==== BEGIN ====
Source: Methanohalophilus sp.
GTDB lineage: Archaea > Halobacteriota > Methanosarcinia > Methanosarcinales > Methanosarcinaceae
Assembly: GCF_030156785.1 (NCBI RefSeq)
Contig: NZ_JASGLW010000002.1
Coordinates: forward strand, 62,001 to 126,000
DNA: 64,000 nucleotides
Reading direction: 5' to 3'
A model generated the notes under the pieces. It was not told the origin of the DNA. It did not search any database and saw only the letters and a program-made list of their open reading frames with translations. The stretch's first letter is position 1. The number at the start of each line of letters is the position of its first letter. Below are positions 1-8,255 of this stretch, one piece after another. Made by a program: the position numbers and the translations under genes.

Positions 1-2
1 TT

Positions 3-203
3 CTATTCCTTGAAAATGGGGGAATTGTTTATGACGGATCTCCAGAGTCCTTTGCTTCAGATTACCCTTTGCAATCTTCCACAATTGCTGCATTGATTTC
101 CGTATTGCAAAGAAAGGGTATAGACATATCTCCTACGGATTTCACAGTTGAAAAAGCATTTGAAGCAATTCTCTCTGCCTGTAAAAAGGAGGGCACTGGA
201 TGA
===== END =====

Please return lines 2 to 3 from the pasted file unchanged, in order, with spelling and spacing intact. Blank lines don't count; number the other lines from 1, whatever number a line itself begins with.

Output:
GTDB lineage: Archaea > Halobacteriota > Methanosarcinia > Methanosarcinales > Methanosarcinaceae
Assembly: GCF_030156785.1 (NCBI RefSeq)